1. Every call to a pomp function in which a basic model component is specified using a C snippet. Recall that the basic model components include rmeasure, dmeasure, rprocess, dprocess, skeleton, rprior, dprior, partrans, and rinit. Whenever one of these arguments is furnished a Csnippet, the snippet is compiled.
  2. Every call to a pomp function in which a parameter transformation is specified by giving the names of parameters to log-transform, logit-transform, or log-barycentric transform. Even though the user does not supply a Csnippet in such cases, each such call results in a Csnippet being written internally, and then compiled.

In addition, the use of temporary directories to hold the C files and dynamically loadable libraries created from them that underlie the C snippet facility causes problems on certain Windows machines. We hypothesize that this is due to Windows securities features.

Again, there is a workaround. One can specify to pomp that all compilation should be done in the current working directory.

An illustration is given in the Simulation-based Inference for Epidemiological Dynamics short course.

4.4 I get the error message ‘could not find symbol “recursive” in environment of the generic function’ when I use the c operator to concatenate certain kinds of pomp structures. How do I fix this?

This appears to arise from incompatibility between certain R installations and binary versions of the pomp package from CRAN. Try installing the latest version from the github site:

install.packages("pomp",repos="https://kingaa.github.io/")

If you continue to see the error, try installing from source. The easiest way to do this is to use devtools:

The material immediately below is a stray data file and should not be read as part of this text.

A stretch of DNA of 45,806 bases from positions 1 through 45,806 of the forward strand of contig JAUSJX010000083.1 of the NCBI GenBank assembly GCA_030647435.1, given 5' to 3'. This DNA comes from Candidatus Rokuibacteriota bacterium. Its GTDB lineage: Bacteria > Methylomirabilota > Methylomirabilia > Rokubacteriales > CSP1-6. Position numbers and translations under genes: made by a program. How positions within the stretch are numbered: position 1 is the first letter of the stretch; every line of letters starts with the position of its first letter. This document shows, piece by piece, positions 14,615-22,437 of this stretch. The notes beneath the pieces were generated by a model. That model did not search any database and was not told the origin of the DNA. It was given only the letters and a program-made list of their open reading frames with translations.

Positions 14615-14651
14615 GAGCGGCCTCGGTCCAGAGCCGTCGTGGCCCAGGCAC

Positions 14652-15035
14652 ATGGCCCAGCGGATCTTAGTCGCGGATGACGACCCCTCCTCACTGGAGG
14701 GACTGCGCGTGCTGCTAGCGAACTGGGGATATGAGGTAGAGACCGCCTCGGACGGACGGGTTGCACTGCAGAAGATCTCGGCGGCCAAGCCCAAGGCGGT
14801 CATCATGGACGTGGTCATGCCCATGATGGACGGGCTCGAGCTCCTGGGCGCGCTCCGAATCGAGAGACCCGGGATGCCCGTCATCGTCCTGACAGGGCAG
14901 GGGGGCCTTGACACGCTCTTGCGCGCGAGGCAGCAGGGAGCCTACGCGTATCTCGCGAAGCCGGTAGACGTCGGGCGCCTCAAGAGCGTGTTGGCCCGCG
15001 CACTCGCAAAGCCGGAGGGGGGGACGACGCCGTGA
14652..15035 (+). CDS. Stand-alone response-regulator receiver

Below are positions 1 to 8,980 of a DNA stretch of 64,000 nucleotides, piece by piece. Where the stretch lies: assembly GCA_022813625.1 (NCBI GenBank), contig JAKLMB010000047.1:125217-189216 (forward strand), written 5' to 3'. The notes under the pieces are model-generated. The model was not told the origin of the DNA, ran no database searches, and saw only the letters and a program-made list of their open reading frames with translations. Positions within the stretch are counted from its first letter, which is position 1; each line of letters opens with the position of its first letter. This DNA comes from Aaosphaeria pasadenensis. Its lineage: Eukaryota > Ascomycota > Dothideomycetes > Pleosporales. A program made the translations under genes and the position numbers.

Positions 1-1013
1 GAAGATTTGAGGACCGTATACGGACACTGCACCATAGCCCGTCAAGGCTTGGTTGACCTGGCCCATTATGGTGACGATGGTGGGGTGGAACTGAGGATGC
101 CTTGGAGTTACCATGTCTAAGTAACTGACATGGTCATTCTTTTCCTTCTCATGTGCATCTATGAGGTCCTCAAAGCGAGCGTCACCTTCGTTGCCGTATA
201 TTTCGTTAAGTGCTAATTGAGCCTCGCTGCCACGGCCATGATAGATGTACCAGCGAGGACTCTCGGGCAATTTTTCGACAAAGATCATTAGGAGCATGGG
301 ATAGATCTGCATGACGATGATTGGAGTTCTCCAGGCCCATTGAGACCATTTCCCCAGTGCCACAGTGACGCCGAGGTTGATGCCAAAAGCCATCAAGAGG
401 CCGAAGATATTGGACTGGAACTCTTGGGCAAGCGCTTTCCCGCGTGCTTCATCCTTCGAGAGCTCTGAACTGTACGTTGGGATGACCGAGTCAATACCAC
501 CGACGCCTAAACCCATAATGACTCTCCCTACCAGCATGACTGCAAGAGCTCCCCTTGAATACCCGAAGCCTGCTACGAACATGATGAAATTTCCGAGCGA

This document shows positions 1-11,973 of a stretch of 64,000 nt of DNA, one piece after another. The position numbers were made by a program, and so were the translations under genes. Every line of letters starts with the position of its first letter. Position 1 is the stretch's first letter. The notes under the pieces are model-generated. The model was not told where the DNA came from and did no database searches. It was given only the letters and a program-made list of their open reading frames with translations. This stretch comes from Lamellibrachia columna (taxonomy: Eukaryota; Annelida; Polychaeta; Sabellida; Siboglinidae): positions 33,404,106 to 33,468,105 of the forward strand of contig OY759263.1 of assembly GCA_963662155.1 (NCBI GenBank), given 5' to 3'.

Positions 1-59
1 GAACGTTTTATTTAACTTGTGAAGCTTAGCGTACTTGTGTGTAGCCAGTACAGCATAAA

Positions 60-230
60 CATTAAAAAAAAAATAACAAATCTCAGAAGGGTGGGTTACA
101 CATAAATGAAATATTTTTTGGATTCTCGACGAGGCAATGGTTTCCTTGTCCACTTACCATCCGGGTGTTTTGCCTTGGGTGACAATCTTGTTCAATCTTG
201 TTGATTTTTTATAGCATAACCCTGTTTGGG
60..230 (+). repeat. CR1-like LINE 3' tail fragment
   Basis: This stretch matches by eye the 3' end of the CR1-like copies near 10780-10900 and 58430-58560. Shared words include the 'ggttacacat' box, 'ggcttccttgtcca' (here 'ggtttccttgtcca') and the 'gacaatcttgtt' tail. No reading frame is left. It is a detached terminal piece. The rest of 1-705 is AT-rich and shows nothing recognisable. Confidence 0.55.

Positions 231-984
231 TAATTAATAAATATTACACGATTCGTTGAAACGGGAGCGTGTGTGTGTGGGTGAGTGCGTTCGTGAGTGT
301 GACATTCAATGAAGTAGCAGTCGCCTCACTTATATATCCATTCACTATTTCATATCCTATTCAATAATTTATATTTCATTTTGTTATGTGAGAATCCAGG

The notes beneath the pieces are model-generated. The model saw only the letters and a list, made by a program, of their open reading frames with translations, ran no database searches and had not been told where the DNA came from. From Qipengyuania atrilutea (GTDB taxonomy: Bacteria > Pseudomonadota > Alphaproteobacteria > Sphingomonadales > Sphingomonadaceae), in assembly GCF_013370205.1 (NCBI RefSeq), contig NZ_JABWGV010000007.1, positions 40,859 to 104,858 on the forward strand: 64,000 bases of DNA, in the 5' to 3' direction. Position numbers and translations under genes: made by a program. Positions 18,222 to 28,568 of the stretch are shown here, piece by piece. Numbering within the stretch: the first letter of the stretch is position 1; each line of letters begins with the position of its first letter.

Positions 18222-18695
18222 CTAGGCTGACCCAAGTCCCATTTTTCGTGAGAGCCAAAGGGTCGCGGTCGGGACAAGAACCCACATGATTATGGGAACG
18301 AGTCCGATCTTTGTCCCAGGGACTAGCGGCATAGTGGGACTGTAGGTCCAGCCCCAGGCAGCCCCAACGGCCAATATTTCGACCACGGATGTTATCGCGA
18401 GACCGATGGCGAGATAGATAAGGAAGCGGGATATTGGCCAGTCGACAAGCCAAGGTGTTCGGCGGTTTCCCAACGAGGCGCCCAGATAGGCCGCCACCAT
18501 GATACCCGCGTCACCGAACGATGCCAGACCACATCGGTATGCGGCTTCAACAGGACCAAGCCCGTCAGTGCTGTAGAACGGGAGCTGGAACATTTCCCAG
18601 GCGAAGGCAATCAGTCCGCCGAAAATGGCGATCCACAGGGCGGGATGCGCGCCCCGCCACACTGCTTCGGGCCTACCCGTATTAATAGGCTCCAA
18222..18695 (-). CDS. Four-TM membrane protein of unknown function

devtools::install_github("kingaa/pomp")

For more help with installation, see the installation instructions.

If these steps do not solve the problem, please contact me via the issues page.

4.5 I get warnings about extrapolation in ‘table_lookup.’ What is this about?

pomp incorporates time-varying covariates via a lookup table. Whenever your model needs the value of a covariate at a particular time, it uses the lookup table provided (via the covar and tcovar options of pomp), linearly interpolating if necessary. It can happen that the required computation depends on values of the covariates outside the time interval covered by the lookup table. When this happens, pomp does linear extrapolation, with a warning.

This can be a problem if the linear extrapolation is not accurate. To avoid this, be sure to give values for the covariates over a time interval that covers the full range of relevant times, i.e., t0 to the time of the last observation.

Note that the ODE integration algorithms underlying trajectory can sometimes evaluate the covariates beyond the last observation time. To avoid warnings (and the potential inaccuracy they signal) in this case, it may be necessary to supply values for the covariates somewhat beyond the final observation time.

4.6 When trying to use C snippets, I get an error message that refers to files and directories that don’t exist. What is going on?